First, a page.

Love is in the air as we exit this winter and surge into spring.
Every year, most find themselves reluctantly dealing with the major romantic holiday, Valentine's Day. Single people either ignore it completely or go on an ice-cream binge, crying while viewing romantic comedies. Those who have significant others are stuck in a competitive showcase of affection, one-upping their devotion with grand displays of romanticism.
Regardless of how you feel toward the holiday, I am sure you have noticed we do not approach relationships like previous generations. Sure, we still exchange flowers, candy and other abrasive gifts that are slightly nauseating to our friends, but the concept of romance and social interaction has altered completely.
Gone are the archaic days of drawn out letter correspondence, challenging men with the potential chance to view exposed ankles. The edgy and slightly “extreme” 90's no longer offer physical photos or mix-tapes. Imagination and self-restraint have quickly evaporated into the always connected culture of this era.
Online dating, social media, texts, video chats and various other forms of information have warped our social skills and our overall sex drive. While slightly exaggerated, I guarantee your approach to social interaction has been altered by the Information Age.
As we have aged in this digital era, the additional information and stress is far more than previous generations. Comedian Aziz Ansari and New York University sociology professor Eric Klinenberg, wrote a comedic research book in 2015 titled "Modern Romance." Their goal was to investigate the nuances of this era's digital romance, leading to extraordinary results. One fascinating tidbit according to their study is one third of couples who married between 2005 and 2012, met through online dating.
Additionally, Lisa Damour of The New York Times met several conclusions with her own research. She believes in several positive technological benefits, including how rates of teenage births and sexually transmitted infections have dropped in communities with improving high-speed internet access.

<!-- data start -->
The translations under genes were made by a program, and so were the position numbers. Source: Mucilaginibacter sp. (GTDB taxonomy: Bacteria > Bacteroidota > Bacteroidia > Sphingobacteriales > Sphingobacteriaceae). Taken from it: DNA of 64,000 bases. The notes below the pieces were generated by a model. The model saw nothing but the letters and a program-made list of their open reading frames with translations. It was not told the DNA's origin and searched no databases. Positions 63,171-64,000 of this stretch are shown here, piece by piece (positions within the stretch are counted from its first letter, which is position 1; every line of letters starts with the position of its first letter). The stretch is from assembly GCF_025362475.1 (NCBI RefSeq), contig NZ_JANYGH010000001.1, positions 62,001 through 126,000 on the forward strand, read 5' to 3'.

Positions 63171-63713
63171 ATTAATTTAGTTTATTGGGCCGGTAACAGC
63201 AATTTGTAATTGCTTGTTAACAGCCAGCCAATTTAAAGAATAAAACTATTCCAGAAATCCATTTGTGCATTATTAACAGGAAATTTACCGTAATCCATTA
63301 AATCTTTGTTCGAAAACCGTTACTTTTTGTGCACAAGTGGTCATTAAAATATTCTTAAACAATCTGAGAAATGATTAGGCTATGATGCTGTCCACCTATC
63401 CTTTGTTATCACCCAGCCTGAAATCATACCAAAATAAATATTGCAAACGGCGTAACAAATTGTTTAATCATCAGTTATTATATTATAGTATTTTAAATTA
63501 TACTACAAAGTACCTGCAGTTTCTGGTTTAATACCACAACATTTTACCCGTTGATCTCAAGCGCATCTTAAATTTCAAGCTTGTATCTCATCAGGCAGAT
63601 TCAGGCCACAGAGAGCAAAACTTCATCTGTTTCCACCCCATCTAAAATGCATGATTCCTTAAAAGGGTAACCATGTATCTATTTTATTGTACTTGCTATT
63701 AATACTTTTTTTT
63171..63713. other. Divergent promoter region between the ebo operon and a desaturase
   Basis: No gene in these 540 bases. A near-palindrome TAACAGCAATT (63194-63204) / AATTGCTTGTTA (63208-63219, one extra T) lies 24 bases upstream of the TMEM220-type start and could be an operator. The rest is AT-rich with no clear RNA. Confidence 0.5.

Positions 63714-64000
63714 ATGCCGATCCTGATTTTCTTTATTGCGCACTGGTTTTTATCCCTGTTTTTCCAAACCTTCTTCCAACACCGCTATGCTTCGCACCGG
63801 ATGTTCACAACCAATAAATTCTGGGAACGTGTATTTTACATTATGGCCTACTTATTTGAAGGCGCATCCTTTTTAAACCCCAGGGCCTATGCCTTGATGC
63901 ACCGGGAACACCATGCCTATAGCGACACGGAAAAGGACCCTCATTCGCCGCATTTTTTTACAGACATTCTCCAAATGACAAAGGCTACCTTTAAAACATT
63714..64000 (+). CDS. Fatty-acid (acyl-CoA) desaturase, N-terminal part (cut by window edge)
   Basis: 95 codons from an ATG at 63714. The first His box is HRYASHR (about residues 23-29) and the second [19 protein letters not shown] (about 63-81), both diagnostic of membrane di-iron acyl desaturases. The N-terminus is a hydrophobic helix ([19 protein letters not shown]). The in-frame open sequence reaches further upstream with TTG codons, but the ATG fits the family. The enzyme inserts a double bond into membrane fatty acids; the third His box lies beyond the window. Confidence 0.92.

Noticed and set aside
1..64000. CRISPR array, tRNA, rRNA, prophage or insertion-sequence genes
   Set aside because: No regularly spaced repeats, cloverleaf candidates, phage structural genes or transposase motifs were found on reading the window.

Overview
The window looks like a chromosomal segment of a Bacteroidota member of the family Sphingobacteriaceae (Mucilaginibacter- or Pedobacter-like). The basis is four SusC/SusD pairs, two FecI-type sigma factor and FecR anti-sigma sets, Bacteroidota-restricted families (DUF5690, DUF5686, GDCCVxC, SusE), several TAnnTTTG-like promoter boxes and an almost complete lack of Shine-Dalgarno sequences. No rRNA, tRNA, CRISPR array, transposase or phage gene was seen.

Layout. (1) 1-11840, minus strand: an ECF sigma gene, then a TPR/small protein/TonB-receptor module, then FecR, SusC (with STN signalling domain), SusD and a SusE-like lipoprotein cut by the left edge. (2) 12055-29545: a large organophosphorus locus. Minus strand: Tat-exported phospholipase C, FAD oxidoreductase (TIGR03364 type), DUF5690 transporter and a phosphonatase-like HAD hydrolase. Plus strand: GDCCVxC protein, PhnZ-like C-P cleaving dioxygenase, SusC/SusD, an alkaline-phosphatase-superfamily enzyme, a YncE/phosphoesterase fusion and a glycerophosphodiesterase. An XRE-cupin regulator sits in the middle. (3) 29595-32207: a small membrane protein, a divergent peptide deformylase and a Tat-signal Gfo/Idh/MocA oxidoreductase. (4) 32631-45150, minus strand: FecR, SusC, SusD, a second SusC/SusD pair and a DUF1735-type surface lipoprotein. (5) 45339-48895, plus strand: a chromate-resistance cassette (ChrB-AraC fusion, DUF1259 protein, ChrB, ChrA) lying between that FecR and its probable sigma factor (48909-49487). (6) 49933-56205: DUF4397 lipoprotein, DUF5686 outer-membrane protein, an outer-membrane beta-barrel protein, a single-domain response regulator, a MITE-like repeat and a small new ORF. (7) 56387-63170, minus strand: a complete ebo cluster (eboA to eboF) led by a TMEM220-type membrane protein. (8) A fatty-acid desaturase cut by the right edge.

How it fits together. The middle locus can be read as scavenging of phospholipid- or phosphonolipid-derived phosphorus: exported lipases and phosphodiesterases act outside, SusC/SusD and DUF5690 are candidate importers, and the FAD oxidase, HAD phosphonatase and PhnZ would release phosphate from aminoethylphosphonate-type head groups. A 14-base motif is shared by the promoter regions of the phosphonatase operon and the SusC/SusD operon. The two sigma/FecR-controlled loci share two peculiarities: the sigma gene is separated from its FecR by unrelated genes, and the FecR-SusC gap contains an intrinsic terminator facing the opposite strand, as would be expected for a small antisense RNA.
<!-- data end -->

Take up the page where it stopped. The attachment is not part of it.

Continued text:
Instantaneous communication, shared social databases and stored backlogs of user posts allow for couples and friends to learn about each other far faster than before. Even with many irritations, technology has only improved our romantic and social lives.
Studies have tested the human impact of technology for decades, including a major 2007 study in The Journal of Clinical Endocrinology & Metabolism by Thomas G. Travison of New England Research Institutes. The study found a decline in testosterone levels in American men. Revealing radical results, the average testosterone level of both teenagers and grown men has decreased by about 1 percent per year since the 1980s.
Lower testosterone causes loss of sex drive, loss of muscle mass, low motivation or other various symptoms. The ease of access to online pornography, rampant diagnosis of PIED and a significant increase in masturbation rates do not help this data either. The hard data shows our dopamine dependence is seriously impacting our way of life, doing harm in unintended ways.
Marine Rolland and Joëlle le Moal performed research with over 25,000 European partners regarding lower sperm count to publish for their journal, "Human Reproduction." Researching the whole of France in a 17-year period, there was a continuous decrease in semen concentration of about 1.9 percent per year.
This constitutes a serious public health warning, as the link to these results is yet to be determined. Many factors could have triggered these results, but the sample rates were taken from 1989 to 2005. A simple stretch of the imagination easily ties the rise of computing and less physical activity to reach those results.
Increased mental stimulation over time, overall screen time with UV light and dopamine spikes have disrupted natural sleep patterns and other factors of our mammalian biology. While not concrete, the data is only reporting these results following the massive shift in our society from physical labor to a technological approach.
Please note I am no expert when it comes to love or standard social skills. Growing up with a preference toward technology has detached me from others, so this is primarily just research.
If you are single, I guarantee you will eventually find someone who matches your mental state. For couples, perhaps dialing back the obsessive technology stance would give your relationship a much-needed check-up.
Humans are social animals, so working on interactive skills can help you find friends and loved ones. Regardless of your relationship status or how you factor technology into your daily interaction, I do hope you have a fantastic Valentine's Day.